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Organized Data: How to organize a project in a shared or common drive

So let’s say you’re working on a project and you have to manage its files. How do you go about starting to figure out a strategy on how to do this?

The way I organize my files is by phases, or chronologically.

My projects tend to have very set phases, and we all work and move along the same kind of chronological order. No one overlaps each other until we’re all ready to move on to the next part.

These are some basic folders I set up on every project I am on, named exactly like this:

1. Archive

2. Admin

3. Phase 1

4. Phase 2

5. Phase 3

In the main folder or the “root” folder, I keep commonly accessed files such as:

  • List of contacts (names, phone numbers, etc)
  • Project timeline (usually in Microsoft Project)

That way you don’t need to search through any folder to find all the basic things you need.

Now going into each folder’s purpose:

1. Archive

I don’t know what it is, but every project always ends up having files that you need to archive.

I tend to throw old contact lists (all the old versions), and old project timelines into here JUST IN CASE someone says: Hey! The newest version is wrong, do we have an old one we can resuscitate?

2. Admin

This is where I throw any kind of templates, user guides, computer set up (wireless and so on) notes, or anything that is related to the project but not necessarily part of it.

All the administrative junk.

3. 4. 5. Phases 1- 3

Self-explanatory. Within each phase, I have another subset of folders usually organized by subject like for instance having an Invoices folder, so that ALL the invoices that are sent out, get grouped into there and are found in ONE spot.

Other ways you can organize a project:

  • By topic – Go straight to having Invoices in the main Root folder, not by Phases
  • By area – Maybe you have to deal with Marketing, Accounting on the same project
  • By person – Sometimes you have people on specific areas, and by name helps

However you do it, you should try it out on your existing (or next) project and see what works and what doesn’t.

How to tell when your folder system is NOT working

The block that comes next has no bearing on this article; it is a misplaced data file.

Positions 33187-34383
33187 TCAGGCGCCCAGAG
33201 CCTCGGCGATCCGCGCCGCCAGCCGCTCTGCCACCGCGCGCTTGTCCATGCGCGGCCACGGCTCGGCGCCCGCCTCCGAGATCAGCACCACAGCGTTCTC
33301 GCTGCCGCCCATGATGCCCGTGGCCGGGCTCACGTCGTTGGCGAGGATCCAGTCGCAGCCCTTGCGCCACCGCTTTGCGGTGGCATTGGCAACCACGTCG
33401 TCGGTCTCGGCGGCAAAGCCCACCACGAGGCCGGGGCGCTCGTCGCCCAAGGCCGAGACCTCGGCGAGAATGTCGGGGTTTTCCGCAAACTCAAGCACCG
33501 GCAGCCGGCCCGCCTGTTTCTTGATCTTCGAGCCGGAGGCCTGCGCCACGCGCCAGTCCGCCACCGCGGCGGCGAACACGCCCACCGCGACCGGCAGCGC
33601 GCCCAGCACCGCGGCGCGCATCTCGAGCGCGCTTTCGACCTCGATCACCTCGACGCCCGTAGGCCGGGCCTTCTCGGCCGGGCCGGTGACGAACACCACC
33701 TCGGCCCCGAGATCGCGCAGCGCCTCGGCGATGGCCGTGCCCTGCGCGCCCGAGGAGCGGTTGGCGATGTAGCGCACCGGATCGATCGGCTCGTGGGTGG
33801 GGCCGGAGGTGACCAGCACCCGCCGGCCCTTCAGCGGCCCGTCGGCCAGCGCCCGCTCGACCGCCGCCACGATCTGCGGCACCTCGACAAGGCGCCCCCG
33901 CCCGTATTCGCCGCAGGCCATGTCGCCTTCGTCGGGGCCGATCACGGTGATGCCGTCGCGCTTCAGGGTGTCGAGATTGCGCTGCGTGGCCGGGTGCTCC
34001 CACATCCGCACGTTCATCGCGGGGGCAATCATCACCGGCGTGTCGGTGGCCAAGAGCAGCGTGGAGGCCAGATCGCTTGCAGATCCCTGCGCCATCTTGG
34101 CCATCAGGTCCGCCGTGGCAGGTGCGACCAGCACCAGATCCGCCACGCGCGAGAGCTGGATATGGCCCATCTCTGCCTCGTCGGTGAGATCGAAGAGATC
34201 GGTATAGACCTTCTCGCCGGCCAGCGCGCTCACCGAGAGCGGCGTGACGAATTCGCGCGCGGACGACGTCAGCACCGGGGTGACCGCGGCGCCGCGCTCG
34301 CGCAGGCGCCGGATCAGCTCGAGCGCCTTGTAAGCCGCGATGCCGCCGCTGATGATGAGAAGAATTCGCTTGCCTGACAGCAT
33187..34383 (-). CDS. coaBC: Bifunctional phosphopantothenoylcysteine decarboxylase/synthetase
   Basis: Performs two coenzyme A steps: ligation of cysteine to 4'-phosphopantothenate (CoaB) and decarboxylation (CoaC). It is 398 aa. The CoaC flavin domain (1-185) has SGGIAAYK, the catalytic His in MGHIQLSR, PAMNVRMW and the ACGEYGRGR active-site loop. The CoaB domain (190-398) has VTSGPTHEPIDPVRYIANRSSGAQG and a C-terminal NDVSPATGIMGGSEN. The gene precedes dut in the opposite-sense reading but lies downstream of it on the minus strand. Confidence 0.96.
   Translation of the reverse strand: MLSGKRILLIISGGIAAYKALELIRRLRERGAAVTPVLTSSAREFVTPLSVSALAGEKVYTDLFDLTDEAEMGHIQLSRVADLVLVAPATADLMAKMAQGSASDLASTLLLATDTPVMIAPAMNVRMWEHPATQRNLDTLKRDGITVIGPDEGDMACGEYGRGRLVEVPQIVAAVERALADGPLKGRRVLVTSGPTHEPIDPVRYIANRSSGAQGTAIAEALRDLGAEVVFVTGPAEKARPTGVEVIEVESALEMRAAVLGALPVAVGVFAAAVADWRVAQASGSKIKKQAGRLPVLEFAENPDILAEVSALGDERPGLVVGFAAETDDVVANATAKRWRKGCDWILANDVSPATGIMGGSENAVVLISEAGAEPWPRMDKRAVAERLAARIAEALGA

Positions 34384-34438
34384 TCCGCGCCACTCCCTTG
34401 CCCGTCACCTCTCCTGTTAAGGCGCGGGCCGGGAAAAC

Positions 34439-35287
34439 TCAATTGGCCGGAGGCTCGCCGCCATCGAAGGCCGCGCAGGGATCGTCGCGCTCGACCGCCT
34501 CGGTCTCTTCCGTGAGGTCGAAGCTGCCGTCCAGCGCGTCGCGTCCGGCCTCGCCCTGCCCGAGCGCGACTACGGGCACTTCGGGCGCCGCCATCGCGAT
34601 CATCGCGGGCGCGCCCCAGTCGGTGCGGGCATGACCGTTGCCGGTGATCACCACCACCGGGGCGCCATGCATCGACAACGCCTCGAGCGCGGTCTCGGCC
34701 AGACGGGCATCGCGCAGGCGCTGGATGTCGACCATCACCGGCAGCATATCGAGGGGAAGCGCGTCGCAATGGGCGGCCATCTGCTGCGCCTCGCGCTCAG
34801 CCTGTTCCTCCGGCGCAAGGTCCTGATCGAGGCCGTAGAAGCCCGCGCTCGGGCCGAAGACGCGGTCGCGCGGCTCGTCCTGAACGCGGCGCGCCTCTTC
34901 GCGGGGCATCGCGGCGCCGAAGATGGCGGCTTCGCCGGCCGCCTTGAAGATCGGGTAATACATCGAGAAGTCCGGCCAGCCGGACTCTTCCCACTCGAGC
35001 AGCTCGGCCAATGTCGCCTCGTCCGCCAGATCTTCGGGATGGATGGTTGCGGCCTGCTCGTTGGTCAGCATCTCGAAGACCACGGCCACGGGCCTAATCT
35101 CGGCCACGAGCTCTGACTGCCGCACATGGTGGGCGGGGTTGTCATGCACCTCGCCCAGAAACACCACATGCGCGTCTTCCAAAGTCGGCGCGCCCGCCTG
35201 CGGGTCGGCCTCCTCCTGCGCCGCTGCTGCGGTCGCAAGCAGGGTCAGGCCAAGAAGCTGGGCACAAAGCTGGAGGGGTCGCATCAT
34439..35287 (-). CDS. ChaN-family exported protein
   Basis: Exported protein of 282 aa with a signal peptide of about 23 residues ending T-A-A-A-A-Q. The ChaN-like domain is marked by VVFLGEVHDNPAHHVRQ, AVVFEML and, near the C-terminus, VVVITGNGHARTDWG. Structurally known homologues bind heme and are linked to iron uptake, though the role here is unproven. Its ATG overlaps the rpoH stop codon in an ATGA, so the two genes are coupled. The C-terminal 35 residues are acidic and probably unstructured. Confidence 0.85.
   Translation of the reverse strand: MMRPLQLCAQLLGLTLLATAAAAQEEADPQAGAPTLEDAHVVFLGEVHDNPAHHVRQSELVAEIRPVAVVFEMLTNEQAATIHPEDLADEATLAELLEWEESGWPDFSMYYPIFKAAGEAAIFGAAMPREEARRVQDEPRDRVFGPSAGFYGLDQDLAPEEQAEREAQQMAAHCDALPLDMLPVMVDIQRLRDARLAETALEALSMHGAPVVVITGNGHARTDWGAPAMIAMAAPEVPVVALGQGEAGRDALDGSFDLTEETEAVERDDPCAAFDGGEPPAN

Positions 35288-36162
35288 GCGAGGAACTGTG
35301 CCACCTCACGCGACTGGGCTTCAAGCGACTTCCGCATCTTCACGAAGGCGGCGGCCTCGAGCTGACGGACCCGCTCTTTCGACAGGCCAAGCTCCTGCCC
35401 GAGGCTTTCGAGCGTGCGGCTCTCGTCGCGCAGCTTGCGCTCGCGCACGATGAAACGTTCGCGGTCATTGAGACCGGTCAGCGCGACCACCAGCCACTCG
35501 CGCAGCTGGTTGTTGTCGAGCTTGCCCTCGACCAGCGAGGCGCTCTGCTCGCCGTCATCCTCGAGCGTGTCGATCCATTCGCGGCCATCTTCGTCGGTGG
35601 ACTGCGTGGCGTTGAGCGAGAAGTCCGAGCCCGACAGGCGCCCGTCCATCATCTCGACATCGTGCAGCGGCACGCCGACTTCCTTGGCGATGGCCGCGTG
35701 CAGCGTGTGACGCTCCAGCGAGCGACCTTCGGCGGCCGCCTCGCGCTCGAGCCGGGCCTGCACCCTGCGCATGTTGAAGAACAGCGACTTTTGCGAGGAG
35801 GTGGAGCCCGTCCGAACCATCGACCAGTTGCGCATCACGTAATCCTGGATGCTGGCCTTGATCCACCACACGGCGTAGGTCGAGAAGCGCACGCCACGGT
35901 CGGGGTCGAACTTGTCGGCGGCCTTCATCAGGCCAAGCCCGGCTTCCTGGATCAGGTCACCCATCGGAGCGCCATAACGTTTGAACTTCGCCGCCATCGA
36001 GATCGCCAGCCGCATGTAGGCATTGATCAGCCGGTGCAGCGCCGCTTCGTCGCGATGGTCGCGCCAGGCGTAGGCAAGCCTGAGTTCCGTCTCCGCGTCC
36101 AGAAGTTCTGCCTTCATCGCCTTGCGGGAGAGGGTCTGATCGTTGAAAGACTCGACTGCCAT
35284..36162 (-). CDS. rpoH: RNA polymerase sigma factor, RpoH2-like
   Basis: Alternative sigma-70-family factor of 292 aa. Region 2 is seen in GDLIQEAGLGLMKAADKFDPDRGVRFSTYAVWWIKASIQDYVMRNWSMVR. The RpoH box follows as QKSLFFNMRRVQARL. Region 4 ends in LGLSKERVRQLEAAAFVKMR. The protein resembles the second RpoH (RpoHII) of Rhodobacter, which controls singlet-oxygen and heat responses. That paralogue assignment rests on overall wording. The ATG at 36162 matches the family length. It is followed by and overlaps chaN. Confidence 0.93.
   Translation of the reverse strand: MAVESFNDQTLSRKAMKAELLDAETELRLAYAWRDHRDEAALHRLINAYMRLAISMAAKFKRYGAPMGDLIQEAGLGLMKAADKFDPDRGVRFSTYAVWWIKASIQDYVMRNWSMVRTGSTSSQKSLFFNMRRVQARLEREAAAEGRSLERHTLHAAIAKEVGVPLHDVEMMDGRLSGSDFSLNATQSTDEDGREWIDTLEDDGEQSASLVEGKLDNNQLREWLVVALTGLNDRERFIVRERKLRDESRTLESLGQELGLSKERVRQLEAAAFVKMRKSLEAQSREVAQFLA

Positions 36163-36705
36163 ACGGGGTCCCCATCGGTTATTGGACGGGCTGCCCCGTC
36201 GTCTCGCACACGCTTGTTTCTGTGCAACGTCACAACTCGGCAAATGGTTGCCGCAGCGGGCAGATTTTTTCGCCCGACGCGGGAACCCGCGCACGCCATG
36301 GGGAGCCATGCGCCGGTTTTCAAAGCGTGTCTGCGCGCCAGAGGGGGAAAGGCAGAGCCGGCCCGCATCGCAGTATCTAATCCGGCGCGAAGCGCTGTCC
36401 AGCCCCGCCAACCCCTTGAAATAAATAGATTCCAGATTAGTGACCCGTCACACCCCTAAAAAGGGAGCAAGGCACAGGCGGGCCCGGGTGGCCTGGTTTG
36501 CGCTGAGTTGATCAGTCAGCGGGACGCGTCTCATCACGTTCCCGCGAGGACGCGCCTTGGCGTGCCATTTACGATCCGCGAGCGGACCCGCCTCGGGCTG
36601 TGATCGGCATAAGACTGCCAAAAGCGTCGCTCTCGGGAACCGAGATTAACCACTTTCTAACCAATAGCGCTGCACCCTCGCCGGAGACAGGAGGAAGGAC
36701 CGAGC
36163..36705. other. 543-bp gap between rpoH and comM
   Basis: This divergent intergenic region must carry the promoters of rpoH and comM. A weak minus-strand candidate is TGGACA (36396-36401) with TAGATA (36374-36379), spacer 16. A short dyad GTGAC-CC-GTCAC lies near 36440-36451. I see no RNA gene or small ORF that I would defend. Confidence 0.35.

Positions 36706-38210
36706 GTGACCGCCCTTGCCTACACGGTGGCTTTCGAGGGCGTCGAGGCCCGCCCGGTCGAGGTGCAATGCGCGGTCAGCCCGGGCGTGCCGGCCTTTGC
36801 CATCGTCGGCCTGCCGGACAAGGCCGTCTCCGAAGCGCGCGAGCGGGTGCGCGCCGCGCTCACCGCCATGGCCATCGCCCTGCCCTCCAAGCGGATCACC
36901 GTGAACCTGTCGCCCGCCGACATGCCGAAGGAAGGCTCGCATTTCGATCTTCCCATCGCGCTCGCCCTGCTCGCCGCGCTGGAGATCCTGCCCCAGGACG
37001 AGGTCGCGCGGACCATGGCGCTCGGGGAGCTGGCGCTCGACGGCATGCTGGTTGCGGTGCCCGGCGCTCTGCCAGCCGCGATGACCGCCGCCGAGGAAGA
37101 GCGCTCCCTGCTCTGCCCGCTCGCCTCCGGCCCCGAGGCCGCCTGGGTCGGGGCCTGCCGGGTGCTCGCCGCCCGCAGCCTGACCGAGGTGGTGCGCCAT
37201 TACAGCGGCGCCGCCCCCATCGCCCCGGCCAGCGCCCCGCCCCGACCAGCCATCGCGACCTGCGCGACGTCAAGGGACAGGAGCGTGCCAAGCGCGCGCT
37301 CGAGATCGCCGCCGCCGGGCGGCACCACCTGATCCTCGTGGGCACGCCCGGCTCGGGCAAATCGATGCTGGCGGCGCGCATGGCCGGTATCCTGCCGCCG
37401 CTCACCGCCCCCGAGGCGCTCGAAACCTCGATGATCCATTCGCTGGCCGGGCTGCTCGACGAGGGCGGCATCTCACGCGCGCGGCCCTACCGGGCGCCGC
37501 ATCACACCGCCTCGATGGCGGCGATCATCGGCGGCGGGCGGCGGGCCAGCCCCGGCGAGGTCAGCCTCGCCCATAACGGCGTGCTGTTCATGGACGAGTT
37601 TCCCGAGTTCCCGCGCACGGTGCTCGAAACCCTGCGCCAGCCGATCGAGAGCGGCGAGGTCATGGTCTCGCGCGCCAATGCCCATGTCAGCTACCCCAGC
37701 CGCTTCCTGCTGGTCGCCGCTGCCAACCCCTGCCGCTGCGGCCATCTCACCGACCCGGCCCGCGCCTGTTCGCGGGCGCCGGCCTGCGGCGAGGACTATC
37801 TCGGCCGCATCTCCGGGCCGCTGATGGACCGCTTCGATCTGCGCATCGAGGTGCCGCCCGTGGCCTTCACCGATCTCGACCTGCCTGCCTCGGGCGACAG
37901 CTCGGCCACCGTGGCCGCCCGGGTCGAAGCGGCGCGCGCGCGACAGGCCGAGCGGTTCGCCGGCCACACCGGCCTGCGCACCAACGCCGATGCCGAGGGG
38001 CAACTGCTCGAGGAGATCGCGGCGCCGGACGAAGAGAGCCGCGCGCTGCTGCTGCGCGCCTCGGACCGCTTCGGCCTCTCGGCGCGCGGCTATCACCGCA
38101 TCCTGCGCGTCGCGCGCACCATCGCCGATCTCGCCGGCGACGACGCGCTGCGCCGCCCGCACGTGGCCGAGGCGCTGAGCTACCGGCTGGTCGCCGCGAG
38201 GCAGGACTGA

When people start dumping files like “Untitled” or “Bla bla bla” into your Root (Main) folder because they have no idea where else to go.

When people start asking you: But where is that one folder….??

When you have folders that hold just ONE file — that is just ridiculous and annoying.

When people start throwing files that don’t belong in those folders there because it happened to be open.

When people start naming folders after themselves like: Sally’s Folder DO NOT TOUCH.

Then you need a folder intervention.

Photograph-Travel-Hong-Kong-Asia-Shopping-Housewares-PaintedIf your file system looks like this, then you need to start cleaning it up.

Tips on how to get people to use your folder system

Use the carrot method first… then the stick.

Be nice and coax them, and then basically lay down the rule that anything that comes into the folder without a name, gets thrown into the “Archive” folder, or worse… deleted.

Don’t have more than 3 levels deep of folders, 4 MAXIMUM.

(This does not include your Root folder, which is usually in the middle of some other big, disorganized mess on the common shared drive.)

Don’t name your folders and files super long names.

This has more than just an annoyance-factor purpose, because in Windows, I’ve found that the longer your file names are, the dumber it gets.

Windows does NOT like it when your folders, and then your file names get way too long and unwieldy because it starts truncating the end of those names with a “~” when you try to create a hyperlink to them or a shortcut to your desktop.

To avoid this problem, keep the naming of your folders short and sweet unless you only have one or two levels deep of folders.

Don’t create folders for the hell of it if there is just ONE file that goes in there.

You’d be surprised how stupid people can be. I’ve seen this so many times I want to slap them and say: WHAT IS WRONG WITH YOU?